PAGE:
Americans are doing a bad job of saving, and that's even among those working full-time. A recent survey shed light on the problem, finding that more one in five working Americans have nothing saved from their annual income. Of the people who save, few are coming close to putting away the 20% experts suggest.
There are a lot of reasons Americans aren't saving. Wages may be increasing, but so is the cost of living. Prices for rent, gasoline, clothing, healthcare, and eating out all jumped in 2019, reducing the disposable income available to workers. Outside of not being able to afford to save, some people simply haven't gotten around to it yet. That's common among millennials who are worried about paying off student loans rather than saving for retirement.
Whether you think you can't afford to save or you are pushing it off for a later date, the good news is there are easy ways to do it and actually build up a decent nest egg.
1. Round up spare change
Thanks to debit cards and digital wallets, the days of throwing your spare change in a jar to save for a rainy day are over -- or are they?
A bevy of apps has exploded on the scene, enabling consumers to round up their spare change from purchases and have that automatically saved for them. Let's say you're making a purchase that costs $17.50. The app will round it up to $18. Once the customer has a predetermined amount of money in round-ups, the cash is deposited into the customer's account. The round-up doesn't have to be by nickel increments either. You can set it to round up to the next $1.00 or $5.00. You may not get rich saving this way, but it can build up over time and you probably won't even notice it's gone.
There are different variations of these round-up apps, with some depositing the cash into a savings account while others place it in your investment account. Even the traditional banks have jumped on the bandwagon, with JPMorgan Chase and Bank of America among the banks offering a round-up service. Acorns, the investment app, and Qapital, the digital bank, are two popular apps for rounding up money.
2. Make it automatic
One of the easiest and surest ways to save money is to make it automatic. By having money withdrawn into a savings account without any human action required, it increases the likelihood the money will make it there. Studies have shown that when it's done automatically, the savings rate increases.
When it comes to making savings automatic, there are several ways to do it. Employees can have their employer deposit a portion of their paycheck into a separate savings account each pay period. Banks offer the ability to have a set amount of money moved into a savings account each month and mobile apps exist to save money for you. Some are free while others charge a subscription fee, but all aim to help you save with little action on your part.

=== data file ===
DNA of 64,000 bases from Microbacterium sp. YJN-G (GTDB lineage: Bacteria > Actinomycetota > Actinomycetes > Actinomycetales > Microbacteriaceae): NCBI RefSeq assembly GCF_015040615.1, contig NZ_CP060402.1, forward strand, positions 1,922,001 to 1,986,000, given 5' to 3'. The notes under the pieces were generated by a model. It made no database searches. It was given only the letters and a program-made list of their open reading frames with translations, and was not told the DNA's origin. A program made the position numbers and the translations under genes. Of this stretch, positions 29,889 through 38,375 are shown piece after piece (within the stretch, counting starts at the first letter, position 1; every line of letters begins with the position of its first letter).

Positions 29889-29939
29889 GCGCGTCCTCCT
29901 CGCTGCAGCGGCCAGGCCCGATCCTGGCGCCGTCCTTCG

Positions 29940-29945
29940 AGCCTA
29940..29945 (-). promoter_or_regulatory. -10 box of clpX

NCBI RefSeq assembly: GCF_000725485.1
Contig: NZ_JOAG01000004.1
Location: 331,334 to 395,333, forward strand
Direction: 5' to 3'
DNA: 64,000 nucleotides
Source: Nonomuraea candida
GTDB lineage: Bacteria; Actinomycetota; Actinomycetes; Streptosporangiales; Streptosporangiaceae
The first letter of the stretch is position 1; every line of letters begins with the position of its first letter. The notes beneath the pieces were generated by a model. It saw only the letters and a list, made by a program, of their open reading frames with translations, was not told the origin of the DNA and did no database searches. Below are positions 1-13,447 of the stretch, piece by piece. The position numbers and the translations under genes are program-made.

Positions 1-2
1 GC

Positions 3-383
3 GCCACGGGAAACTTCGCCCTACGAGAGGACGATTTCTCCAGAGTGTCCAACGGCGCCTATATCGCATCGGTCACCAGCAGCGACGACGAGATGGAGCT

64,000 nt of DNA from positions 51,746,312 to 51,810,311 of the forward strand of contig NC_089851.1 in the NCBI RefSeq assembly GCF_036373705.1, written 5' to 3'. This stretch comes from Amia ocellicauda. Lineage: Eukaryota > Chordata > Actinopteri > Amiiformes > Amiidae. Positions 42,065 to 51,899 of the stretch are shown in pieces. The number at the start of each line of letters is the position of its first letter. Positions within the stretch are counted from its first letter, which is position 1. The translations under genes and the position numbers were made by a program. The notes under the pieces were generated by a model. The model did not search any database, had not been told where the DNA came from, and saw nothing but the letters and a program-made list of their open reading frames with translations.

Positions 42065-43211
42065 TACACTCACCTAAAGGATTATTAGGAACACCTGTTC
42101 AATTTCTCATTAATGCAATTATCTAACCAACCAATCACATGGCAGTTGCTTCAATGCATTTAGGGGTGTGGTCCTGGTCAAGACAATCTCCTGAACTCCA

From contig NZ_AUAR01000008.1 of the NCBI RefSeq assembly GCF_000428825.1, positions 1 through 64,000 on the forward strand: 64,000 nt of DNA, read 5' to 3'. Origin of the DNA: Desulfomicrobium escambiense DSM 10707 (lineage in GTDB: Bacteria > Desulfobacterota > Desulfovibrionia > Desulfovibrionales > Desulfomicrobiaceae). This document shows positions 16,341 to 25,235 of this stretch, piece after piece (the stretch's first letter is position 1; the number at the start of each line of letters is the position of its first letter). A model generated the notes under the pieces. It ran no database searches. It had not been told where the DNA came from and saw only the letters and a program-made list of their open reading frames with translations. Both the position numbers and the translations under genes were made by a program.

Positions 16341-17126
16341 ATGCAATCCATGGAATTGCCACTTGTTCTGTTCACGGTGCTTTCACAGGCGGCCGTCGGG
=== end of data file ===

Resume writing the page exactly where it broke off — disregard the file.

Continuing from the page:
Saving automatically isn't a set-it-and-forget-it type of action. Make sure to regularly review your budget. If you find ways to free up more money, increase the amount that's withdrawn each month or pay period.
3. Save whatever you can
A big reason people balk at saving is that they don't think they have enough money to make an impact. But even putting $50 away each month can build a decent nest egg. Consider this: $50 a month means $600 a year. Extrapolate that over five years and you've just saved $3,000. That money in the bank can prevent you from having to take out a high-interest loan to cover unexpected expenses or borrow from friends and family.
Any windfall that comes in during the year, be it a tax refund, bonus, or gift, should go into savings. Sure, you may want to splurge on a high-priced item, but fight back the urges and save it instead. The more lump-sum contributions you make to your savings account, the quicker you'll amass an emergency fund.
4. Get out of debt to save
Savings is simply impossible for scores of Americans who are staring at high-interest rate credit card bills each month. They aren't concerned with putting money in a savings account when the bills are piling up. While a blended approach in which you pay down debt and save at the same time works, sometimes you have to get out of the debt to save.
By reducing those high-interest balances, you'll lower the amount you pay in interest. That can result in more cash each paycheck that can, in turn, be saved. If you have low-interest rate debt, a home equity line of credit for one example, save first and then focus on that once you've created an emergency fund.
Saving money conjures up feelings of fear and dread, but it doesn't have to. By automating the process and saving as much as you can, you can quickly shore up cash and eliminate the need to rely on high-interest debt if an emergency does arise.